How to Test Water Hardness: 3 Tried-and-True Methods

How to Test Water Hardness

Scaling, appliance damage and spotting on your glassware are all signs of hard water damage in your home. Fixing the problem can save you hundreds of dollars in the long run – but how can you be sure that what you’re dealing with is hard water?

There are several ways that you can test for hard water in your home, and they go beyond looking for mineral deposits on your plumbing. If you’re keen to learn more about your water quality, this guide will provide the steps you need to take.

Making An Initial Assessment

Before you even test for hard water, these are means of guessing whether you have a high level of magnesium and calcium minerals in your home’s water supply. This includes:

Checking your dishes

If you have hard water, your dishes and glassware will have a layer of white spotting on their surfaces. You may also find that you need more dish soap to form suds when washing your dishes in tap water.

Checking your laundry

Laundry from your washing machine may take on a gray color and a starchy texture if your water has a high level of hardness minerals. Hard water can also cause problems that affect the lifespan of the system.

Examining your coffee pot

The state of your coffee maker is a clear indication of the level of hardness minerals in your water. Scale will build up over time – you should be able to see it stuck to the inside of the appliance and floating in the water.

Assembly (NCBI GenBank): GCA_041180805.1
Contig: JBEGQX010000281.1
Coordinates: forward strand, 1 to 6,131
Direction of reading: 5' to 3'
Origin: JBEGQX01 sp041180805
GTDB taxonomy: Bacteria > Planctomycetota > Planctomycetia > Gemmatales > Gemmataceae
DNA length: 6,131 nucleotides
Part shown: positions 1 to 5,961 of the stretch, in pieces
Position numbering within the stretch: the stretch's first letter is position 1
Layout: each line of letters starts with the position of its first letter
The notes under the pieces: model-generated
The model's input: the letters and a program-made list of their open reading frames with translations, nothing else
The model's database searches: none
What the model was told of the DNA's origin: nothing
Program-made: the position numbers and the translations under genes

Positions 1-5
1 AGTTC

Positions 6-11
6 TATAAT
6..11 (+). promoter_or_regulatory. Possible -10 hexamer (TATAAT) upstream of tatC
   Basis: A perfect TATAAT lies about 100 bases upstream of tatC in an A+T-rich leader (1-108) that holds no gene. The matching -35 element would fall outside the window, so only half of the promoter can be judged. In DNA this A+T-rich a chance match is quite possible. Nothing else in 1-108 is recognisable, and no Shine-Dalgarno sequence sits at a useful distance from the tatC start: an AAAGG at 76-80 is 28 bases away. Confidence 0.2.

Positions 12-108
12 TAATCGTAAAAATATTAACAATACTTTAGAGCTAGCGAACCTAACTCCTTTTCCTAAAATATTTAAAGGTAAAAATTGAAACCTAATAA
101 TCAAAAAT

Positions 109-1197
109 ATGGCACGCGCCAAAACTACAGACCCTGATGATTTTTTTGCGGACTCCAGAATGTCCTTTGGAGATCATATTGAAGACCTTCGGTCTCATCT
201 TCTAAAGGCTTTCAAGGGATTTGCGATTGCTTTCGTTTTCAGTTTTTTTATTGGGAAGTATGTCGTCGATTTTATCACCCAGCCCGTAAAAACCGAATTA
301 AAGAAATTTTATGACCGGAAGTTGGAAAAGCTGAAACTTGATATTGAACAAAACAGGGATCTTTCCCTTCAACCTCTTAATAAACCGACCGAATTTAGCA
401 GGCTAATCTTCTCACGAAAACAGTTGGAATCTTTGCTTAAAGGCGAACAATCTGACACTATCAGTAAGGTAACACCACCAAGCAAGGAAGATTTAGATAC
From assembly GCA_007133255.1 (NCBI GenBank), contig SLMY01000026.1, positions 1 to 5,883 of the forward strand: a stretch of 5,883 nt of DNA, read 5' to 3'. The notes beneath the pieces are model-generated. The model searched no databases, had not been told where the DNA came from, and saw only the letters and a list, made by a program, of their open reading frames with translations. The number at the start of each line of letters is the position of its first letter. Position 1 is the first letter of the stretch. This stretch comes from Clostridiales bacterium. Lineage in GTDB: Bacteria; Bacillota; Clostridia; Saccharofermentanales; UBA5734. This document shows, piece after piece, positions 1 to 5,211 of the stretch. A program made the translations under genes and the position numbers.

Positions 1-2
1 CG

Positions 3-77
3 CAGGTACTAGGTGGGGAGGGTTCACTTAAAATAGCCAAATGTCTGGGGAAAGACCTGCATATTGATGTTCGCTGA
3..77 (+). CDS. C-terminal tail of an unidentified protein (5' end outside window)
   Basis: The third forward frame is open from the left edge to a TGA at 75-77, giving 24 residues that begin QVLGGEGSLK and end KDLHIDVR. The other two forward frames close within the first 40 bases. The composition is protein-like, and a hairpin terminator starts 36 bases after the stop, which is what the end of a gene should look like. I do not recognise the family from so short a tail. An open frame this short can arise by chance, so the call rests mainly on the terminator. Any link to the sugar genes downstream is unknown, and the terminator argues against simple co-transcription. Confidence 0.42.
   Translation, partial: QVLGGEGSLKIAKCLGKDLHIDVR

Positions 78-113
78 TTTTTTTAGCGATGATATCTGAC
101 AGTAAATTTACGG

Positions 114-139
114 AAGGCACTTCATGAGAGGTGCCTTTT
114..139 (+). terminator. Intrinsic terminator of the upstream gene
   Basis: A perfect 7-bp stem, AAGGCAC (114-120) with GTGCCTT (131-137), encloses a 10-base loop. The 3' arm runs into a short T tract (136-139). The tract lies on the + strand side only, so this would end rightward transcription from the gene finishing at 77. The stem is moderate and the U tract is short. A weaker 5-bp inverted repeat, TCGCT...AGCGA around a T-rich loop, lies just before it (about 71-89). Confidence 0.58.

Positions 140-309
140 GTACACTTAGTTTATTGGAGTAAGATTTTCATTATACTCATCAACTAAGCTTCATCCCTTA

hard water stains

Considering your showers

Hard water can cause problems with your skin and hair. If you shower daily (which you hopefully do), the hard water that comes out of your shower may result in a build-up of soap scum on your skin. This can lead to dry and itchy skin problems. Soap scum can also cause an itchy scalp and hair strands that look dry and are prone to breaking.

Checking your water pressure

It’s a good idea to check your water pressure if you think you have hard water, as a high mineral content can make it more difficult for water to pass through your pipes and plumbing at a fast rate. That’s because the scale build-up on the surfaces of your pipes will act as resistance, dragging the water back as it travels to your faucets.

Check With Your Water Utility

When looking to determine how hard your water is, the first and easiest step to take is to speak to your local water representative. As it is, you should receive at least one consumer confidence report in the mail on a once-yearly basis.

If you tossed out your last report without paying much attention to it, contact your water utility provider and ask for the report to be re-posted or emailed to you.

In this report, you’ll learn about where your water came from and what it contains. The majority of water quality reports will leave you well informed about how hard your water is. If your report doesn’t, then call your water municipality and ask for this information.